2020-04-29

A story from Courage Does Not Always Roar. (Excerpted from Chicken Soup for the Unsinkable Soul by Jack Canfield, Mark Victor Hansen and Heather McNamara.)

"When you are going through hell, keep going."

- Winston Churchill

"Mom, can I go see Luke now?" Arlyn asked, jangling her car keys in her hand.

Hmmm ... I thought. Since when had Arlyn asked for permission to go anywhere? She was eighteen; she had graduated from high school two months before.

"Of course," I replied. Maybe Arlyn wasn't eager to leave home after all. I worried about whether she would be strong enough to survive the rough, scary world outside our safe nest in rural Georgia. Sometimes she accused me of being overprotective. In two weeks, however, Arlyn would leave for college, whether she was ready or not.

But I was wrong. Very wrong. She did not wait two weeks to leave; she left that very afternoon.

Arlyn said good-bye and drove out into the country. She turned down a long, deserted dirt road and parked her car near a stream. She got out, took an old hunting rifle out of the trunk, placed its barrel into her mouth and pulled the trigger.

Around 3:30, I answered a knock on my door. A man identified himself as a deputy and walked in. He strode across the room to a large photograph hanging on the wall. "Is this your daughter?" he asked, as he glanced from the picture to me.

"Yes," I replied proudly, too surprised to realize that this was not a social call. "That's Arlyn."

He stared at the picture for a moment, then sat down in a chair near the door. He described Arlyn's car and I confirmed it was hers. Then he said, "Your daughter is dead." Just like that.

I wrote and gave the eulogy for my daughter's funeral. For a week, I had no time to think, no time to feel, just time to exist. I functioned as a wooden puppet whose jerky movements are the result of strings pulled by an invisible hand. Others quietly kept order in my surroundings.

Then my family and friends left, and I could feel the silence. I called my child's name aloud, over and over. The telephone rang; I picked it up and waited to hear her voice on the other end, but it was never her. I checked her bedroom a thousand times, hoping to see her, but all I saw was her worn stuffed bunny lying on her pillow. Her clothes hung in her closet and her acceptance letter to the university lay on the floor. When I heard the back door open, I would smile. I expected Arlyn, with her guitar slung over her should, to dance in and give me a hug. When someone else appeared, my smile faded and my heart went numb.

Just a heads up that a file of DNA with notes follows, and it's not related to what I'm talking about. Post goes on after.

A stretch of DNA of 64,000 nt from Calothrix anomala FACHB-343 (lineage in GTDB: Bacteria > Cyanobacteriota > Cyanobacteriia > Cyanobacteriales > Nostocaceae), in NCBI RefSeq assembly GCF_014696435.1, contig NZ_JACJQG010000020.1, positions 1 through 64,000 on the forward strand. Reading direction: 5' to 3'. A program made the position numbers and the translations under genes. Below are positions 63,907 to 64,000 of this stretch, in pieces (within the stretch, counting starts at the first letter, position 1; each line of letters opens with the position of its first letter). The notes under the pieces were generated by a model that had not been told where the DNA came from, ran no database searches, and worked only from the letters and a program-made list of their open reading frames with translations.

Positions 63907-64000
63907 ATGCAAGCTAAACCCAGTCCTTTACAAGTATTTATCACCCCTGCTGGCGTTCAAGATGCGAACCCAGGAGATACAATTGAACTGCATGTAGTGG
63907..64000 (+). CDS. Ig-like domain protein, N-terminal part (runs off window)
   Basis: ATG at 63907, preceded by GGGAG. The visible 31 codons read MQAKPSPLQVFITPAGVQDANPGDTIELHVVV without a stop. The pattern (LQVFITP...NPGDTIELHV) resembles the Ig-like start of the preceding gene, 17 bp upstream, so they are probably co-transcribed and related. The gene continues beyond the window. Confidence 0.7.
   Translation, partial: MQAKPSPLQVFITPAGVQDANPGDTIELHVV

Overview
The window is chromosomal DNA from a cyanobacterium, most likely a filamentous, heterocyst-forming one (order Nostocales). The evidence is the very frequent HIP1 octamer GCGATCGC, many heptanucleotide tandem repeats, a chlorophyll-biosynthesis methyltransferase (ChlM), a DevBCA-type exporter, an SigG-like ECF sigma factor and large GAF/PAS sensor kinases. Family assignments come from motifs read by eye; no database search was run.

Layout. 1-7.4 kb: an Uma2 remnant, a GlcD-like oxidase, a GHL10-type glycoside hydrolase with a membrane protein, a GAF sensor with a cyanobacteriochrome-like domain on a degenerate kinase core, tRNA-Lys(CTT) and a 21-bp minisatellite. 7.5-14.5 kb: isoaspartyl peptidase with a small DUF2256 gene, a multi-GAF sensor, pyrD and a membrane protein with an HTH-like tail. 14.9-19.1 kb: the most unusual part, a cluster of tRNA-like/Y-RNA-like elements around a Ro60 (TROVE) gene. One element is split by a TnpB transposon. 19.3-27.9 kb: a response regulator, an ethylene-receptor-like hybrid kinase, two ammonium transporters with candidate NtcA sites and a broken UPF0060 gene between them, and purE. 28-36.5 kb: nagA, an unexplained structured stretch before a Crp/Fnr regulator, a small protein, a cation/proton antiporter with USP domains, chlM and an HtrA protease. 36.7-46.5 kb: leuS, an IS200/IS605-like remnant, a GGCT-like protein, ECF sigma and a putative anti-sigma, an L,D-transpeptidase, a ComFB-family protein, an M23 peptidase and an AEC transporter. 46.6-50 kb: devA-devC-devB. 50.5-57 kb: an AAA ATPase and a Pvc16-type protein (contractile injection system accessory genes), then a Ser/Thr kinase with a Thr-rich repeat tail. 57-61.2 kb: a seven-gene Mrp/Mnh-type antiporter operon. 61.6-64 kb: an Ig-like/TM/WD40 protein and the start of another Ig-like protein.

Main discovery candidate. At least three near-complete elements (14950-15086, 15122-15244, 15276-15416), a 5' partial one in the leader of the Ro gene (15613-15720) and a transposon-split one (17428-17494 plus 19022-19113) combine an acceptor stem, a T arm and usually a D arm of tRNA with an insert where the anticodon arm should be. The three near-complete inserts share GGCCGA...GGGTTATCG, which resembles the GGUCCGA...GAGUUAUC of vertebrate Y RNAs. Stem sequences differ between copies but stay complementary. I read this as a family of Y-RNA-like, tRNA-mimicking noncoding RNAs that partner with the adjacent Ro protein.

I held on to the fantasy that Arlyn would return. I sat in her car, breathing in her lingering scent. I listened to her music, and I wore some of her clothes.

One night, I drank tea at her favorite coffee shop. A tall, slender brunette with long hair walked in; I leaned forward to get a better look. I stood up, ready to dash across the room and throw my arms around her; but when she moved, I saw that she was not Arlyn. At night, I lay in bed stiffly, corpse-like. I stared blankly at the ceiling hour upon hour, until the morning light slipped through the blinds. Then I would get up; or I wouldn't.

Every minute of the day, I struggled desperately to understand what had happened. Arlyn would never have killed herself. My daughter found joy in living; she laughed, learned and loved. Arlyn was in tune with nature and peace. How could she have taken her own life?

I ransacked her bedroom, searching for clues. In her closet, in dresser drawers, under her bed and on shelves, I found several journals and dozens of pages of her writing. I collected them all into one mountainous pile. Then I sat down to read.

"I keep asking myself why. For my entire life, all I have ever wanted was to be dead, to not be. Why?" she had written.

"I don't know why I didn't kill myself in fifth grade when I had the chance," she had also written. I shook my head, confused. The handwriting was Arlyn's but these words could not be hers.